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Ecology

Habitat

Grasslands and meadows in the prairie and parkland regions.
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Comments: Virtually any disturbed dry open area such as vacant lots, railroads, airports, dry grassland, deserts and cities. Sometimes in sparsely wooded areas but not in heavy shade.

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Migration

Non-Migrant: No. All populations of this species make significant seasonal migrations.

Locally Migrant: No. No populations of this species make local extended movements (generally less than 200 km) at particular times of the year (e.g., to breeding or wintering grounds, to hibernation sites).

Locally Migrant: No. No populations of this species make annual migrations of over 200 km.

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Trophic Strategy

The larval hosts in Alberta are not known. They are likely to be a variety of wild and cultivated mustards (including cabbage and turnip), which are used as food plants elsewhere (Layberry et al. 1998).
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Associations

Flowering Plants Visited by Pontia protodice in Illinois

Pontia protodice Boisduval & LeConte: Pieridae, Lepidoptera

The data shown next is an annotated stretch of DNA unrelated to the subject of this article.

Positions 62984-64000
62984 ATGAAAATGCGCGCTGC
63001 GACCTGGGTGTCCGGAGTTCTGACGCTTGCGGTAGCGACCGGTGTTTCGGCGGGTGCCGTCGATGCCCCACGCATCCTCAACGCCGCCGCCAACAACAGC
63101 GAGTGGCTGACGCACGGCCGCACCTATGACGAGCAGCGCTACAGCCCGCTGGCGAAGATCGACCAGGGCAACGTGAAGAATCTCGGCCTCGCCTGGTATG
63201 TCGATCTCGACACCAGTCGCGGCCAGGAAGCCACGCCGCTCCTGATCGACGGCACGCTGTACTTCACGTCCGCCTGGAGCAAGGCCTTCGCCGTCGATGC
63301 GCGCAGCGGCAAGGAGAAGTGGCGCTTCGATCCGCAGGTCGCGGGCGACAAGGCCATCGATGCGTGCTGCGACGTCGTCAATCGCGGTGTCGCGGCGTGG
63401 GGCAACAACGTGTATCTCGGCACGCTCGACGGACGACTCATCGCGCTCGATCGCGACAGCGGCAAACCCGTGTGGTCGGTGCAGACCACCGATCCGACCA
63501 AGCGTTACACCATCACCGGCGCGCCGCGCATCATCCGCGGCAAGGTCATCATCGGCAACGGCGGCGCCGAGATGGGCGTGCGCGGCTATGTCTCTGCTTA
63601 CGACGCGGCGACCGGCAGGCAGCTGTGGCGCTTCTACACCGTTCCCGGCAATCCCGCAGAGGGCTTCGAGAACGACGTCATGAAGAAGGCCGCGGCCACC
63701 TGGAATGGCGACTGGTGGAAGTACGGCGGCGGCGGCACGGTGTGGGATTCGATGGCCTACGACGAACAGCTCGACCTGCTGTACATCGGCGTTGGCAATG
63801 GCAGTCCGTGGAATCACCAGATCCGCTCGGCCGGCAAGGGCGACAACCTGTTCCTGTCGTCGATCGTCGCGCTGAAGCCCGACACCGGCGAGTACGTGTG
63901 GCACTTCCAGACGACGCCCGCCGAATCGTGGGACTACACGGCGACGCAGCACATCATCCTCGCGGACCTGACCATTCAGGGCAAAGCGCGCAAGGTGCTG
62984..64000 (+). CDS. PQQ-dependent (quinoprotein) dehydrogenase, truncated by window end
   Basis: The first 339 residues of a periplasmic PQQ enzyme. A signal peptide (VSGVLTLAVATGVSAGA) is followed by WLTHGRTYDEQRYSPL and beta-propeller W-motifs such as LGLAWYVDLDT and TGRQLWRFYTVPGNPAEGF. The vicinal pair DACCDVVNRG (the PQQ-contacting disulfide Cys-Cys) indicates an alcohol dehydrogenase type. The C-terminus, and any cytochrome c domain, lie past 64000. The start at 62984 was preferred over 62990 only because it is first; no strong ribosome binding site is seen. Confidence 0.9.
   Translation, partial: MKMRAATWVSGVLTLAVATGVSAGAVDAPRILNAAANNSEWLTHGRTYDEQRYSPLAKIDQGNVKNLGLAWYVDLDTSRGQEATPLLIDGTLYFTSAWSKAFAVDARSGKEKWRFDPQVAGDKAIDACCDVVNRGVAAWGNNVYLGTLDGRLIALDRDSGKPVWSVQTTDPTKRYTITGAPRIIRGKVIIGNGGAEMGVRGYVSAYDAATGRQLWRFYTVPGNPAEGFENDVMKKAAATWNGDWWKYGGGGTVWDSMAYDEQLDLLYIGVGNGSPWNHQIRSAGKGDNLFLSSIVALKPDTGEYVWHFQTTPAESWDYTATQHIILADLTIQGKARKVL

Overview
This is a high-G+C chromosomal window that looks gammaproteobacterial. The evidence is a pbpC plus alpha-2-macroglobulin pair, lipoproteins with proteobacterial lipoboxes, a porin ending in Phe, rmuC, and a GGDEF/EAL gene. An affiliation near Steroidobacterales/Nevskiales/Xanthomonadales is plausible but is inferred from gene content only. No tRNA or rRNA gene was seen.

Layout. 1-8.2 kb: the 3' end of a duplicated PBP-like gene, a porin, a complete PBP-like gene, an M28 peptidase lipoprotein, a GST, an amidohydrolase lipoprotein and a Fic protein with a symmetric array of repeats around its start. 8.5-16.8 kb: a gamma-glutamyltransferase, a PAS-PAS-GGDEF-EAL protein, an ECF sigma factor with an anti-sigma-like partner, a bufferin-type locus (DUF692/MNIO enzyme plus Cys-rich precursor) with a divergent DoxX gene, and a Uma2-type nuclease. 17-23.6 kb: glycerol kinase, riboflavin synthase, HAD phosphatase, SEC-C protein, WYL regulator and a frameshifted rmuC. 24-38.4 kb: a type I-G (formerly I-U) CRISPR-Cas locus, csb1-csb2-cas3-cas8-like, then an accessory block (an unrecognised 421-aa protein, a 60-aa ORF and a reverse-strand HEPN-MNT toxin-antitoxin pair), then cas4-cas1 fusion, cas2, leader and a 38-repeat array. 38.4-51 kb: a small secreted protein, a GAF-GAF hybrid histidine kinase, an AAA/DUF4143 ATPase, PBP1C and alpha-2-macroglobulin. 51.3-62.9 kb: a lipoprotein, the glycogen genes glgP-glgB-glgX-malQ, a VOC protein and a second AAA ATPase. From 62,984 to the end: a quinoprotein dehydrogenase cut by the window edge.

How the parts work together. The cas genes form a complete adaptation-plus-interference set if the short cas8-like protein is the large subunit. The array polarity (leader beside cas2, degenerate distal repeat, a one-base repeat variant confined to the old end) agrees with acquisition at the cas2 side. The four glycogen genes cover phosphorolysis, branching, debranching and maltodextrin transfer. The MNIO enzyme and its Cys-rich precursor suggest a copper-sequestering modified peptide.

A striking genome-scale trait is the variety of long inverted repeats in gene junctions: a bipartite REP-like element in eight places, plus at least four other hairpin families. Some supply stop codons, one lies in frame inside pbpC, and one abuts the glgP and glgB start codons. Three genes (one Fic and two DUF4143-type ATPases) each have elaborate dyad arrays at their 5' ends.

(observations are from Robertson, Graenicher, Fothergill & Vaughn; this butterfly is the Checkered White)

Apiaceae: Erigenia bulbosa sn (Rb), Erynigum yuccifolium sn (Rb); Asteraceae: Aster anomalus sn (Rb), Aster drummondii sn (Gr), Aster laevis sn (Gr), Aster lanceolatus sn (Rb, Gr), Aster novae-angliae sn (Rb), Aster pilosus sn fq (Rb), Aster puniceus sn (Gr), Boltonia asterioides sn (Rb), Cirsium arvense sn (Gr), Cirsium vulgare sn (Rb), Coreopsis palmata sn (Rb), Echinacea pallida sn (Rb), Echinacea purpurea sn (Rb), Eupatoriadelphus purpureus sn (Rb), Eupatorium altissimum sn (Rb), Eupatorium serotinum sn (Rb), Heliopsis helianthoides sn (Rb), Rudbeckia subtomentosa sn (Rb), Rudbeckia triloba sn (Rb), Silphium perfoliatum sn (Rb), Taraxacum officinale sn (FV); Boraginaceae: Myosotis verna sn (Rb); Brassicaceae: Capsella bursa-pastoris sn (Rb), Lepidium virginicum sn (Rb); Campanulaceae: Lobelia spicata sn (Rb); Caryophyllaceae: Saponaria officinalis sn (Rb); Dipsacaceae: Dipsacus fullonum sn (Rb); Euphorbiaceae: Euphorbia corollata sn (Rb); Fabaceae: Melilotus alba sn (Rb), Orbexilum onobrychis sn np (Rb), Trifolium pratense sn (Rb), Trifolium repens sn (Rb); Lamiaceae: Blephilia ciliata sn (Rb), Blephilia hirsuta sn (Rb), Marrubium vulgare sn fq (Rb), Monarda fistulosa sn (Rb), Nepeta cataria sn fq (Rb), Prunella vulgaris sn (Rb), Pycnanthemum pilosum sn (Rb), Pycnanthemum tenuifolium sn (Rb), Pycnanthemum virginianum sn (Rb); Lythraceae: Ammannia coccinea sn (Rb), Lythrum alatum sn fq (Rb); Malvaceae: Malva neglecta sn (Rb), Sida spinosa sn (Rb); Onagraceae: Oenothera pilosella sn (Rb); Oxalidaceae: Oxalis corniculata sn (Rb); Polygonaceae: Persicaria pensylvanica sn (Rb), Persicaria vulgaris sn (Rb); Portulacaceae: Claytonia virginica sn (Rb); Rosaceae: Prunus americana sn fq (Rb), Rubus allegheniensis sn (Rb); Rubiaceae: Cephalanthus occidentalis sn fq (Rb), Houstonia lanceolata sn (Rb); Verbenaceae: Verbena hastata sn (Rb), Verbena stricta sn (Rb), Verbena urticifolia sn (Rb)